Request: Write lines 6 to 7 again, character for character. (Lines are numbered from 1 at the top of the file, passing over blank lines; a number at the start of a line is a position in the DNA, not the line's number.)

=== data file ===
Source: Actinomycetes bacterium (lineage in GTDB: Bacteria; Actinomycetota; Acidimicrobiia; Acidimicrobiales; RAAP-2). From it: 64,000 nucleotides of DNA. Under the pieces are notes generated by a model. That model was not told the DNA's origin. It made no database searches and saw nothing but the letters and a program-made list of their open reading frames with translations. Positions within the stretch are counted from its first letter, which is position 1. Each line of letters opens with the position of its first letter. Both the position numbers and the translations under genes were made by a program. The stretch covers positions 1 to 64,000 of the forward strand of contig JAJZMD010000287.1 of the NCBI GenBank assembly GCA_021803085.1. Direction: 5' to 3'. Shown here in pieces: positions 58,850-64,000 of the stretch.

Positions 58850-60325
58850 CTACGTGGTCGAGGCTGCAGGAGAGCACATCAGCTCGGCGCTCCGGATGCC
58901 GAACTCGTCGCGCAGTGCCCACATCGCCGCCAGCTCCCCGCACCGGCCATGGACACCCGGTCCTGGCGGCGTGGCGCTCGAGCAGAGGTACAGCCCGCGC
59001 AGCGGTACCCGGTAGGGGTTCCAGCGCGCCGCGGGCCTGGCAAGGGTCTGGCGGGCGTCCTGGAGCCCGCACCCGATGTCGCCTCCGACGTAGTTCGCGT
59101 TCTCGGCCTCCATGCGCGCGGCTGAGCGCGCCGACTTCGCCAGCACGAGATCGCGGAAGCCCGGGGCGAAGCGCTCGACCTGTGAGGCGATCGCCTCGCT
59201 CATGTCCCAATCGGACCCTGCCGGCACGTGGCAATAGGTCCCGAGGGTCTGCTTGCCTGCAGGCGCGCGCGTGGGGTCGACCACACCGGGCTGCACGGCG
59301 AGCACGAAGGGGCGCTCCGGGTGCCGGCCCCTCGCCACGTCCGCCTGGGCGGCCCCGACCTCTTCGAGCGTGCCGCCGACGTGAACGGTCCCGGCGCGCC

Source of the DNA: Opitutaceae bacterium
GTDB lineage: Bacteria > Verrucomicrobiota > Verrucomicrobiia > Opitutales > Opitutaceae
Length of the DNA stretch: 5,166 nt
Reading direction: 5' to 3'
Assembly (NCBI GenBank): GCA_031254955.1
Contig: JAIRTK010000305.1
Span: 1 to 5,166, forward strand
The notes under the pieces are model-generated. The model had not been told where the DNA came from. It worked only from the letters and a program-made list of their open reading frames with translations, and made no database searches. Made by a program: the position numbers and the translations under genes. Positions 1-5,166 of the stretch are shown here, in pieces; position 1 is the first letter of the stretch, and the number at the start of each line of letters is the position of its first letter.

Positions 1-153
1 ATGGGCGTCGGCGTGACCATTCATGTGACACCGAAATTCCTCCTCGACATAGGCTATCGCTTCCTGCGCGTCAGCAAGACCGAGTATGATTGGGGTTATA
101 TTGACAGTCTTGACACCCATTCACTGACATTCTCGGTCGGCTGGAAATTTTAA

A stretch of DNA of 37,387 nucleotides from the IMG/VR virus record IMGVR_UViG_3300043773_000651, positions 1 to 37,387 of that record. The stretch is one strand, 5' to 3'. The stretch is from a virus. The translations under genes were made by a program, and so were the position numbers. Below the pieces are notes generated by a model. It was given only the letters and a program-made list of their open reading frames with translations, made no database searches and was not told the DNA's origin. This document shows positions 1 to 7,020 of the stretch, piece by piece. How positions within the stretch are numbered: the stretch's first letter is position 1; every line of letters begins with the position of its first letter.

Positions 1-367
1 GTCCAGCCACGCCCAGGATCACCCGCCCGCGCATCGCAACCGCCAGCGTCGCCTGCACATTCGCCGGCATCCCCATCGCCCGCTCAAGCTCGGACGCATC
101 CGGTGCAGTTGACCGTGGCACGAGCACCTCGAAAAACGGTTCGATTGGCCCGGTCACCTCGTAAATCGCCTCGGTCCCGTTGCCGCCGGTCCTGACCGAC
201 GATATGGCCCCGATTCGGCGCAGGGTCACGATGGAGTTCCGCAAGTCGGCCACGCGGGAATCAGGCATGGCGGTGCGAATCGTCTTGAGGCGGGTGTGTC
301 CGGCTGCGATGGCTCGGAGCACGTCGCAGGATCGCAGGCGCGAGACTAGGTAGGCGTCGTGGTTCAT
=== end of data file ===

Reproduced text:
59101 TCTCGGCCTCCATGCGCGCGGCTGAGCGCGCCGACTTCGCCAGCACGAGATCGCGGAAGCCCGGGGCGAAGCGCTCGACCTGTGAGGCGATCGCCTCGCT
59201 CATGTCCCAATCGGACCCTGCCGGCACGTGGCAATAGGTCCCGAGGGTCTGCTTGCCTGCAGGCGCGCGCGTGGGGTCGACCACACCGGGCTGCACGGCG